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The chili rasbora, AKA mosquito rasbora (Boraras brigittae) is an amazing little nano fish. More and more fish keepers have crossed over to the nano side of the hobby because of the diversity of species you can keep in a limited amount of space. When choosing a nano species, the chili rasbora has it all – great personality, and awesome looks, all packed into less than an inch!
Read on to learn everything you need to know about chili rasbora care, and setting up a great fish tank for them too!
A Brief Overview Of The Chili Rasbora
|Scientific Name||Boraras brigittae|
|Common Names||Chili rasbora, Mosquito rasbora|
|Origin||Borneo, Southeast Asia|
|Lifespan||up to 8 years|
|Minimum Tank Size||5 gallons (10G recommended!)|
|Temperature Range||70 ° to 82 °F|
|Water Hardness||3 to 12 dkH|
|pH Range||4 to 7|
|Difficulty to Breed||Moderate|
|OK, for Planted Tanks?||Yes|
Origins and Habitat
Chili rasboras are native to Borneo in Southeast Asia. Their natural habitat consists of pools in blackwater streams with extremely soft, and quite acidic water.
The water is often full of aquatic and floating plants and partially shaded by the forest trees above. Plenty of leaf litter accumulates in the water and stains it a dark color, creating quite a dim environment.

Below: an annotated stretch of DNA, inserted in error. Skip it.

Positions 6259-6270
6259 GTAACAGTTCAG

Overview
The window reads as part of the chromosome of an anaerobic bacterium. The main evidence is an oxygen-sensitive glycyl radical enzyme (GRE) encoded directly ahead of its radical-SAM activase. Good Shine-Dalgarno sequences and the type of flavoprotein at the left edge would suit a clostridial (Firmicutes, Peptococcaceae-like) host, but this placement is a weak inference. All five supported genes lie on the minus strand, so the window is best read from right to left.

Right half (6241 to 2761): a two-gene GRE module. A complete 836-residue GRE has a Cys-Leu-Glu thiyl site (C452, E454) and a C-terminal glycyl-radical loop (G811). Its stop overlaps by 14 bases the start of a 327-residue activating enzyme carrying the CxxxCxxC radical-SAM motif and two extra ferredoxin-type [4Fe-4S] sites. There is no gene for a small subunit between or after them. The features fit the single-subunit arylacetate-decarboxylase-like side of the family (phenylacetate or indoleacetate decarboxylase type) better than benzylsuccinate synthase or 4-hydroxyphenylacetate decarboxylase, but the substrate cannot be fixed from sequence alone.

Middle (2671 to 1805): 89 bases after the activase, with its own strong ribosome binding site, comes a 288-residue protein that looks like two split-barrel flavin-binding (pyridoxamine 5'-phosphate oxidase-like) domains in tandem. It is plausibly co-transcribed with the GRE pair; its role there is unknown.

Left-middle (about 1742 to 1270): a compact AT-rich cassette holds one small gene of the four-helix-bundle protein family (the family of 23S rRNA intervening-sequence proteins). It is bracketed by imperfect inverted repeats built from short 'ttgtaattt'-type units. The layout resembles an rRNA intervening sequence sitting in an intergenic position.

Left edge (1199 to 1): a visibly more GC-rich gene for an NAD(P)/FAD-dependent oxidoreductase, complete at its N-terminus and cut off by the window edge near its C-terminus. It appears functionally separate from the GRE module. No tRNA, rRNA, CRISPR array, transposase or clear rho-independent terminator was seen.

The chili rasbora (Boraras brigittae) is the most popular of a few closely related Boraras species. If the word ‘boraras’ sounds a little fishy, that’s because it’s an anagram of the word r-a-s-b-o-r-a. Who says fish scientists aren’t fun?
What Do They Look Like?
The chili rasbora (Boraras brigittae) is a tiny nano fish with bold looks. The first impression when seeing this species is a very small, reddish fish with bold markings and huge eyes.
The males have deeper color but are smaller and more slender than the females, which also have rounder bellies. Dominant male chili rasboras become especially colorful, turning a deep red shade.
There is a characteristic black stripe on the sides of the fish’s body which can shine blueish green in good light. Just above this black stripe, you’ll notice a bright red or orange line.